February 28–Man & Superman

I am now signed up for alerts from the Reeve Foundation, the nonprofit started by Christopher and Dana Reeve. Here are some true facts about Congress and the ACA:
I trust this information. I respected the Reeves, most especially after he became paralyzed and she got breast cancer, yet they were STILL trying their best to help others. Some Hollywood stars could learn a lesson from this…and politicians too.
Dear Holly,
There has been a lot of talk lately that Republicans have plans to repeal, replace, or “repair” the Affordable Care Act (ACA). While nothing has been set in stone yet, here are some key facts about what is going on in Washington, D.C. with regards to healthcare.
Congress starting on the repeal/replacement for the ACA
In January, the Senate passed legislation that allows them to make changes to the ACA without the threat of a filibuster. Since then, however, other than introducing several different proposals and devoting many hours to floor speeches, no other legislative work has been done. In other words, we’re no closer to repeal or a replacement than we were on the day President Trump took office.
The timeline
Despite what some officials have promised, the ACA is simply too big to repeal or amend so swiftly. Republican staff members on the key committees with jurisdiction over the law acknowledged this. Remember, the bill took months to write and pass and years to implement.
The replacement plan (if there is going to be one)
On February 15, House Republican leadership released a memo outlining their plan which calls for a refundable tax credit based on a person’s age to help people afford coverage. The more conservative wing of the party floated their own plan which would de-couple health insurance from employers, offer a tax credit of up to $5000 to fund Health Savings Accounts, and eliminate most regulations on what health plans must cover. Both plans are still in their early stages and have not addressed many key facets of the ACA.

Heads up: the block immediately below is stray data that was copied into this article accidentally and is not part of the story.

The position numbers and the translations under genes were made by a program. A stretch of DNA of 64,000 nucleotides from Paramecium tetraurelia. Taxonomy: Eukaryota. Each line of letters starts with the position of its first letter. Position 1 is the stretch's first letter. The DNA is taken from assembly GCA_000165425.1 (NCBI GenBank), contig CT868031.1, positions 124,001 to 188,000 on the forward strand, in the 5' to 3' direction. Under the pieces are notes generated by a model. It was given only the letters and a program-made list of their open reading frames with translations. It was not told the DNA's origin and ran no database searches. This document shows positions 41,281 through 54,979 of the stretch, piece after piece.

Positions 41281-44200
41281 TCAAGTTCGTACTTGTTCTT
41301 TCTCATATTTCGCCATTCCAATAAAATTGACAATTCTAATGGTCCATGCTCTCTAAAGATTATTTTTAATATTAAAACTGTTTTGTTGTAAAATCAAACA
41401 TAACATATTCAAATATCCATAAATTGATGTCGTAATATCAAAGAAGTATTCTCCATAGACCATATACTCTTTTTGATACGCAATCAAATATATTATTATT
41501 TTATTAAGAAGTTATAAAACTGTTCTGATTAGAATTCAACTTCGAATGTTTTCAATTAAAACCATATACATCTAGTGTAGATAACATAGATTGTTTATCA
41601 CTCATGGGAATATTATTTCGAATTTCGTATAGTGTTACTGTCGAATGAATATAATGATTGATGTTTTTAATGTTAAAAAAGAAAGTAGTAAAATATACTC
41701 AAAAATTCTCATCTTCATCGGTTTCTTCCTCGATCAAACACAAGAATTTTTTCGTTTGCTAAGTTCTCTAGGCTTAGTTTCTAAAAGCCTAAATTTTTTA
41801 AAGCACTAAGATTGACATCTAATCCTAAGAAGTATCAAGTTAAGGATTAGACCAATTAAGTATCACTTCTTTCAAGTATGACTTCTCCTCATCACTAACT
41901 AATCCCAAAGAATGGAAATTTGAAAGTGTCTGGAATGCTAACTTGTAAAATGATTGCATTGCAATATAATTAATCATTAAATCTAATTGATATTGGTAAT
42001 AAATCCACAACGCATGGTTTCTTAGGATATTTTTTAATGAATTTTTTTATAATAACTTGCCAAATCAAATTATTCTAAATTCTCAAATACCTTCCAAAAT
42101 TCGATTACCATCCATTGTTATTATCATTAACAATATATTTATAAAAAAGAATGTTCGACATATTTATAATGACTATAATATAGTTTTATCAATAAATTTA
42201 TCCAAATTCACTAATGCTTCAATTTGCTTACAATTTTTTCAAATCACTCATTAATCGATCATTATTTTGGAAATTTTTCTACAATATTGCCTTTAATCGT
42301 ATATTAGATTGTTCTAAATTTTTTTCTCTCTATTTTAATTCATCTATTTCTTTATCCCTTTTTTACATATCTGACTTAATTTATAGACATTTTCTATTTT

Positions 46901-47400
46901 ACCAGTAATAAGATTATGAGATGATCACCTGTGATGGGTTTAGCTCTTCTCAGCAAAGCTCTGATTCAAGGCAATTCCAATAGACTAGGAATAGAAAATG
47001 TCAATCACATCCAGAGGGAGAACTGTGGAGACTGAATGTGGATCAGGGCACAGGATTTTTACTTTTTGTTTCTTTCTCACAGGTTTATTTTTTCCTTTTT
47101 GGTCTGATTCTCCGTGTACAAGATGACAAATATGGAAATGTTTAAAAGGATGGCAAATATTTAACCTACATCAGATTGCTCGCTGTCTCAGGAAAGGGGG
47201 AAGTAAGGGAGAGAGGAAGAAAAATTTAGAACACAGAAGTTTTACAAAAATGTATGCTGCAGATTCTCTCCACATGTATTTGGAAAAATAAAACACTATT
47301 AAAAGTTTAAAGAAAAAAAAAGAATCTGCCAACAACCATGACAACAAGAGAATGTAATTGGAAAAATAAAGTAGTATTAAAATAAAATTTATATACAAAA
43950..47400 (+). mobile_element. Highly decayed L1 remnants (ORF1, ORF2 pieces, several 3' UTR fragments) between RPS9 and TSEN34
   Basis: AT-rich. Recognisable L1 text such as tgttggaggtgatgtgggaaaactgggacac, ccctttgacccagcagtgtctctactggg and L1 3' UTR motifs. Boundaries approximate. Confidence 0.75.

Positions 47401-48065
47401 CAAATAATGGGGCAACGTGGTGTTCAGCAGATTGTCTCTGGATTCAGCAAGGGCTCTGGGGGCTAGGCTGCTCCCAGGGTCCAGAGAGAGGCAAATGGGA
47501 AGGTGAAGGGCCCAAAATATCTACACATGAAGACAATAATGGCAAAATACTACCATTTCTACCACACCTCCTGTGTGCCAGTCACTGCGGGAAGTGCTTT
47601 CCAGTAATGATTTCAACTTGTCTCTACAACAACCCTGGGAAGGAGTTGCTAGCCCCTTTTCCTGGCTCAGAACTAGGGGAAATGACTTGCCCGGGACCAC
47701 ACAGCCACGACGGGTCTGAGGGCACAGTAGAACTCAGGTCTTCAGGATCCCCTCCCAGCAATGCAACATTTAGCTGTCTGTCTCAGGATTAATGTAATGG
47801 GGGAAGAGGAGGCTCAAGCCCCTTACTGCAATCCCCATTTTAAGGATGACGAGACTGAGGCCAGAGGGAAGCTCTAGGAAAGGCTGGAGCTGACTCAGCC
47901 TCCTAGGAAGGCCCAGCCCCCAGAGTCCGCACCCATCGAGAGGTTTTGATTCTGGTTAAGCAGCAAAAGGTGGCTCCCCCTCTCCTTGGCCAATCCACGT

The effects on Medicaid
There is still debate on how to address Medicaid under the revised healthcare act. House Speaker Paul Ryan (R-WI) has said that any replacement should accommodate states that expanded Medicaid under ACA. However, the more conservative wing, known as the Freedom Caucus, would end ACA’s Medicaid expansion outright.
Next steps
Republicans will likely begin work on the leadership’s proposal the week of February 28; this will be the first point we’ll see any movement. Should any provisions of the bill appear to be detrimental to the mobility impaired community, we will launch a campaign to fight back and tell legislators to do what’s right.
Sign up for our advocacy alerts to get updates on the latest happenings from Capitol Hill.
The Reeve Foundation


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